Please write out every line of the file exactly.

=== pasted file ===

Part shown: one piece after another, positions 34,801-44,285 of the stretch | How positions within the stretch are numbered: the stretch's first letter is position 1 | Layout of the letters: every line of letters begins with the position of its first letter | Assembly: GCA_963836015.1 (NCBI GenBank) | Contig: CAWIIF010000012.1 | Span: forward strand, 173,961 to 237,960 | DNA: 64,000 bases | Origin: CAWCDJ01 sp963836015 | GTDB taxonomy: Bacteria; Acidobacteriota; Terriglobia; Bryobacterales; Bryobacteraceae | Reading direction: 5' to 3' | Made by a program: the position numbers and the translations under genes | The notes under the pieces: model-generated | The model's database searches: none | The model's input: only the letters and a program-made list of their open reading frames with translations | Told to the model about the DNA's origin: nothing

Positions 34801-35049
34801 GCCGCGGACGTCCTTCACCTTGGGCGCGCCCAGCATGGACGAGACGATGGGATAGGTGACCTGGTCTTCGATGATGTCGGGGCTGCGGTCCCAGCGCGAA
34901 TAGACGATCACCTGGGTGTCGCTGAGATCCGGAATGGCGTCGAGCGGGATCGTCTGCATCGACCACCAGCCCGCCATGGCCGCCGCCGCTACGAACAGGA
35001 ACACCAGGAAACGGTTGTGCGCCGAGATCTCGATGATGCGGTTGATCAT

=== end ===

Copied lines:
Part shown: one piece after another, positions 34,801-44,285 of the stretch | How positions within the stretch are numbered: the stretch's first letter is position 1 | Layout of the letters: every line of letters begins with the position of its first letter | Assembly: GCA_963836015.1 (NCBI GenBank) | Contig: CAWIIF010000012.1 | Span: forward strand, 173,961 to 237,960 | DNA: 64,000 bases | Origin: CAWCDJ01 sp963836015 | GTDB taxonomy: Bacteria; Acidobacteriota; Terriglobia; Bryobacterales; Bryobacteraceae | Reading direction: 5' to 3' | Made by a program: the position numbers and the translations under genes | The notes under the pieces: model-generated | The model's database searches: none | The model's input: only the letters and a program-made list of their open reading frames with translations | Told to the model about the DNA's origin: nothing

Positions 34801-35049
34801 GCCGCGGACGTCCTTCACCTTGGGCGCGCCCAGCATGGACGAGACGATGGGATAGGTGACCTGGTCTTCGATGATGTCGGGGCTGCGGTCCCAGCGCGAA
34901 TAGACGATCACCTGGGTGTCGCTGAGATCCGGAATGGCGTCGAGCGGGATCGTCTGCATCGACCACCAGCCCGCCATGGCCGCCGCCGCTACGAACAGGA
35001 ACACCAGGAAACGGTTGTGCGCCGAGATCTCGATGATGCGGTTGATCAT